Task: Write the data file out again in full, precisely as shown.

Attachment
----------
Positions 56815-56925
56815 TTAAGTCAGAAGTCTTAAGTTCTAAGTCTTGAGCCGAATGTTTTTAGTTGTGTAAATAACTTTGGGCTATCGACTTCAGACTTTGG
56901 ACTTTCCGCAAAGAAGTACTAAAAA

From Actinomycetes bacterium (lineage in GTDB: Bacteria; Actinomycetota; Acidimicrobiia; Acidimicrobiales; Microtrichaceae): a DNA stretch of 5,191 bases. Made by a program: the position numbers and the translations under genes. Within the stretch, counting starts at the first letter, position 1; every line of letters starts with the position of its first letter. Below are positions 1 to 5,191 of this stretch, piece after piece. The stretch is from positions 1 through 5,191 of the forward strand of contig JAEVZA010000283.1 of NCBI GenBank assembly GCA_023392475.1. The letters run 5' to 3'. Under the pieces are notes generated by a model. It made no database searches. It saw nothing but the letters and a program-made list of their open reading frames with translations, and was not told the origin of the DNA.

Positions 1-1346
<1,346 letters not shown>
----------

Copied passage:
Positions 56815-56925
56815 TTAAGTCAGAAGTCTTAAGTTCTAAGTCTTGAGCCGAATGTTTTTAGTTGTGTAAATAACTTTGGGCTATCGACTTCAGACTTTGG
56901 ACTTTCCGCAAAGAAGTACTAAAAA

From Actinomycetes bacterium (lineage in GTDB: Bacteria; Actinomycetota; Acidimicrobiia; Acidimicrobiales; Microtrichaceae): a DNA stretch of 5,191 bases. Made by a program: the position numbers and the translations under genes. Within the stretch, counting starts at the first letter, position 1; every line of letters starts with the position of its first letter. Below are positions 1 to 5,191 of this stretch, piece after piece. The stretch is from positions 1 through 5,191 of the forward strand of contig JAEVZA010000283.1 of NCBI GenBank assembly GCA_023392475.1. The letters run 5' to 3'. Under the pieces are notes generated by a model. It made no database searches. It saw nothing but the letters and a program-made list of their open reading frames with translations, and was not told the origin of the DNA.

Positions 1-1346
<1,346 letters not shown>